Cornmeal gluten with a protein content of 60% or more will stop seeds from growing. It will not work on plants that are already growing and just lying dormant through the winter. But cornmeal WILL work to prevent perennial weeds – like dandelions – from their new seeds from growing. Be careful to only put cornmeal in between the rows where you’re planting vegetables.
Chemical methods to prevent weeds
Herbicides can come in pre-emergent or post-emergent types.
• Pre-emergent herbicides
These sprays work by applying before the weeds emerge. These are usually used in the spring immediately after sowing. Pre-emergence sprays suppress all the weeds in the soil, this gives the sown seeds a chance to get up ahead of the weeds. Examples of these are Dimension and Pre-M.
• Post-emergent herbicides
This type of spray works on growing weeds. They can be either selective, meaning they’ll kill the weeds without killing grass or vegetables, or non-selective, which means they kill everything they come in contact with. Products containing 2,4-D, dicamba, and MCPP are selective, but you should check to make sure that they are selective to allow the types of vegetables that you plan to grow.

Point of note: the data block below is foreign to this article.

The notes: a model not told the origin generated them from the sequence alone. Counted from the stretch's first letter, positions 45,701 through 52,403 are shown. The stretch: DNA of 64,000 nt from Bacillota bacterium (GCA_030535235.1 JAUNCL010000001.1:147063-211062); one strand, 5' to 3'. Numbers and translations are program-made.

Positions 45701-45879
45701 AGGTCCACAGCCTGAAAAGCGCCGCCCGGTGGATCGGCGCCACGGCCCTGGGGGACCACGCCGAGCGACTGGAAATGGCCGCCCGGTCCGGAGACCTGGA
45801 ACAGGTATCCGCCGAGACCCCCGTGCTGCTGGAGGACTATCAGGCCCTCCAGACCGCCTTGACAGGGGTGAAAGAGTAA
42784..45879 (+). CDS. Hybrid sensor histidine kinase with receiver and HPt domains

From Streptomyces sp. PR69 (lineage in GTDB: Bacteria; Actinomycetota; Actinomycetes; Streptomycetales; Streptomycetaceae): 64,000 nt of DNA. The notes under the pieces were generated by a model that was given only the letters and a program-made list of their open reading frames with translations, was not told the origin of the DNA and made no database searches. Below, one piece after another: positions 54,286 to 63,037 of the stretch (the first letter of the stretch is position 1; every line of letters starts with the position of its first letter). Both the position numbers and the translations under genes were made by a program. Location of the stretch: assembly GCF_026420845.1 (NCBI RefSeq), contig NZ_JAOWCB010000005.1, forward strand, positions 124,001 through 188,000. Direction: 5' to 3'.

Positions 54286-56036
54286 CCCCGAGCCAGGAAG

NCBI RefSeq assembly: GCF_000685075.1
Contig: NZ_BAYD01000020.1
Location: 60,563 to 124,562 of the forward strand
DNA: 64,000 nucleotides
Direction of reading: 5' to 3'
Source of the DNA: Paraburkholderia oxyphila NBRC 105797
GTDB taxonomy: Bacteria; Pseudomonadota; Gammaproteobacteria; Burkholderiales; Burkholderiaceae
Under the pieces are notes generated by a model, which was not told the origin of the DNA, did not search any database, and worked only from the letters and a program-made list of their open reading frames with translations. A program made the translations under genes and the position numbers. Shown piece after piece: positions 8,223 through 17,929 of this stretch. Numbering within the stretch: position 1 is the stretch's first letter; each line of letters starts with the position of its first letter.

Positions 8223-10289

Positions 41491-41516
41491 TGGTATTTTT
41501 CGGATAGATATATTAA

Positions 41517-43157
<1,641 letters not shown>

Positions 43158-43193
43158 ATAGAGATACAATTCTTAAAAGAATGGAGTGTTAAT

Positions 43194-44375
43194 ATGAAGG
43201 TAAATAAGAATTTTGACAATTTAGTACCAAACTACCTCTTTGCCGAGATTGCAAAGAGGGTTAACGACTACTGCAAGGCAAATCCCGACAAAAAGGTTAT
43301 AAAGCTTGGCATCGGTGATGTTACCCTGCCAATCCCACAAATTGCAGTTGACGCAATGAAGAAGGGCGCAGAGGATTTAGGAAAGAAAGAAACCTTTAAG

Non-selective herbicides such as Round-Up and Quick Pro should be used sparingly and handled with caution.
Using a surfactant
Sometimes a liquid is added to spray mixes called a Surfactant. This acts like glue which makes the spray stay on the leaves of the plant longer by stopping it from evaporating or dripping off.
By adding a surfactant to your spray mix you make the spray more effective. Some chemicals will advise this is added to their spray and some don’t. Surfactants consist mainly of glycol and are inexpensive to use.
Hazards when using chemical methods
• Drift – When using herbicide sprays, there is a risk that the wind will carry it beyond the target area. This can happen with droplets or vapor. Droplet drift is easiest to identify because the affected plants closest to the target area will be more severely affected than those farther away.
• PPE – The personal protective equipment that you’ll need depends on the type and strength of the chemical you use. At a minimum, long-sleeved shirts, pants, rubber boots, goggles, and chemical-resistant gloves are required. For the most potent chemicals, you may also need a wide-brimmed waterproof hat and a respirator.